The Zoological Society of London’s (ZSL) SPOTT initiative is expanding to assess the transparency of major forest product producers operating in priority tropical areas, scoring companies on their commitments to environmental, social and governance (ESG) best practice. We have selected 24 companies for publication by November 2017.

Timber and pulp production – a growing problem

International trade in wood products represents a market worth billions of dollars per year. This market requires a huge input of raw materials from the world’s forests, with global demand for industrial roundwood estimated to reach two billion cubic metres per annum by 2030 – an increase of 25% in twenty years.

Growth in production will be underpinned by increased demand for wood products: with consumption of pulp and paper products set to more than double by 2060; and the market for solid wood products anticipated to increase by at least a quarter over the same period. As the supply of wood from developed countries is set to carry on falling as demand grows globally, forest nations in the tropical zone will likely play an ever more important role in production.

If managed appropriately, the world’s forests have the potential to provide these renewable commodities in perpetuity. However, growing global demand is pushing tropical countries to produce cheap timber and pulp through the unsustainable exploitation of primary forests and the development of fast-growing plantations in place of these natural forests. Such activities may jeopardise both the long term economic development of producer nations and the globally important environmental services provided by natural forest ecosystems – including carbon storage, watershed regulation, and biodiversity conservation.

Tools for responsible investment

In the past ten years, the shift towards more sustainable and responsible patterns of investment has been pronounced, with an increasing number of investment professionals making commitments to sustainable finance initiatives such as the UN Principles for Responsible Investment. The delivery of these commitments can be made more difficult by the operational and reputational risks faced by tropical zone forest product producers, particularly as the finance sector increases its exposure in these emerging markets. To mitigate these risks, investors can use the information provided by SPOTT to improve their engagement processes and inform the research which guides their investment decisions.

New ESG indicators and assessments

SPOTT currently assesses the public disclosures and commitments of palm oil producers to provide Environmental, Social and Governance (ESG) relevant information to investors, buyers and other stakeholders looking to fulfil their own commitments.  SPOTT assessments for timber and pulp companies will provide users with a tried and tested toolkit for monitoring the transparency of key forest product companies operating in the tropics. 

Corporate transparency will be assessed through an indicator framework that draws on established sustainable forest management best practice principles – for example, the identification and appropriate management of High Conservation Value (HCV) areas. By assessing publicly available information against these indicators, the new assessments will help stakeholders to monitor progress, support uptake of best practice and foster better on-the-ground outcomes.

SPOTT will focus on tropical forests given their extremely high species diversity, vital role in livelihoods, and importance as carbon sinks and stores. Forest loss due to fire and forestry is also greatest in the tropics. According to Supply Change, an estimated 53% of timber and 37-60% of pulp exports from tropical countries have displaced forests.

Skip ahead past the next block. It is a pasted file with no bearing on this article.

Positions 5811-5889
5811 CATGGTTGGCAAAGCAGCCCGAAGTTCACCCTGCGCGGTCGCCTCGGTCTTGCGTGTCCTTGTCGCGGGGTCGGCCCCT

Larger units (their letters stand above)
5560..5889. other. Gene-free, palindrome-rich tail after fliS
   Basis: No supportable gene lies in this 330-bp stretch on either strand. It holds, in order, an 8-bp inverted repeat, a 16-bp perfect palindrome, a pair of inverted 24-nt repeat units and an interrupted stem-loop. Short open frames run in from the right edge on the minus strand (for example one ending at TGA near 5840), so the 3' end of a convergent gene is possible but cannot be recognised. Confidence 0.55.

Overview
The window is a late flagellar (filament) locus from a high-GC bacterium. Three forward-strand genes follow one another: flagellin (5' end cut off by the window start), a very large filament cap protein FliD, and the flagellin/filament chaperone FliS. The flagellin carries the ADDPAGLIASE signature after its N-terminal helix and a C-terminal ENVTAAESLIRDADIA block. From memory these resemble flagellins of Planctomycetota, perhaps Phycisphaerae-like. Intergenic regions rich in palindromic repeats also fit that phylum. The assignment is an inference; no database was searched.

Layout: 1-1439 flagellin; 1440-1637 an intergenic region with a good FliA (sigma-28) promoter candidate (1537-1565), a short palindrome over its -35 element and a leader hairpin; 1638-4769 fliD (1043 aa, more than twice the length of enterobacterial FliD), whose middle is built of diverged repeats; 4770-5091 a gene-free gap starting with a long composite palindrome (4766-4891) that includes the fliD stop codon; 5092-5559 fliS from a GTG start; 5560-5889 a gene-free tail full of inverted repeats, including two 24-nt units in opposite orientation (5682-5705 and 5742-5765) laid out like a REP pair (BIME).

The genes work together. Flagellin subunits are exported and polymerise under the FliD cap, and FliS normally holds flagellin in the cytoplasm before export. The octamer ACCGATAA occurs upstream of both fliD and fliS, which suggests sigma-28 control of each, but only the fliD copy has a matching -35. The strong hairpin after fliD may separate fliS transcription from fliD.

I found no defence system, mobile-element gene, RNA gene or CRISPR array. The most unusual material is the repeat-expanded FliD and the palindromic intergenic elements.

Country selection

To identify priority countries we applied a range of criteria to countries in the tropics such as amount of primary forest cover (FAO 2015), tree cover loss (GFW 2014 and FAO 2015), Industrial Roundwood production (ITTO 2014) and Intact Forest Landscape area (GFW 2014). We also considered the size of timber, pulp and paper industries within each country, and the extent to which they are driving deforestation. Our appraisal of deforestation risk made use of WWF’s Deforestation Fronts driver and threat assessments among other sources.

We identified 10 countries with large areas of high quality forest cover under threat from unsustainable timber and pulp production:

  1. Brazil
  2. Cameroon
  3. Democratic Republic of the Congo
  4. Gabon
  5. Indonesia
  6. Malaysia
  7. Papua New Guinea
  8. Peru
  9. Republic of the Congo
  10. Thailand

Company selection

With the list of priority countries selected, we identified key timber and pulp producers operating in these areas. We acquired an initial list of 383 companies provided by Bloomberg, refining the selection further by looking at those that specifically filed revenue from ‘forestry and logging’, ‘logging’ and ‘timber resources’. Other selection factors included location of operations, size of landbank and market capitalization.

SPOTT will initially score 24 timber and pulp companies, with a view to expanding this to 50 companies in future. 


2. Asia Pulp and Paper

3. Cikel Group</p

4. Interholco AG

5. Duratex S.A.

6. Groupe Blattner Elwyn

7. Groupe SEFAC

8. Groupo Jari

9. Klabin S/A 

10. Oji Holdings

11. Olam International

12. Pallisco

13. Precious Woods

14. Rimbunan Hijau (RH Group)

15. Rougier SA

16. Samling Group

17. SLJ Global Tbk

18. Sodefor S.P.R.L.

19. Sumitomo Forestry

20. Suzano Papel e Celulose S.A

21. TA ANN Holdings Bhd

22. Toba Pulp Lestari

23. Vicwood Group

24. WTK Holdings Bhd


The first set of assessments for timber and pulp companies will be published in November 2017. 

For more information and a full list of indicators and company details, please visit the assessment page for timber and pulp companies.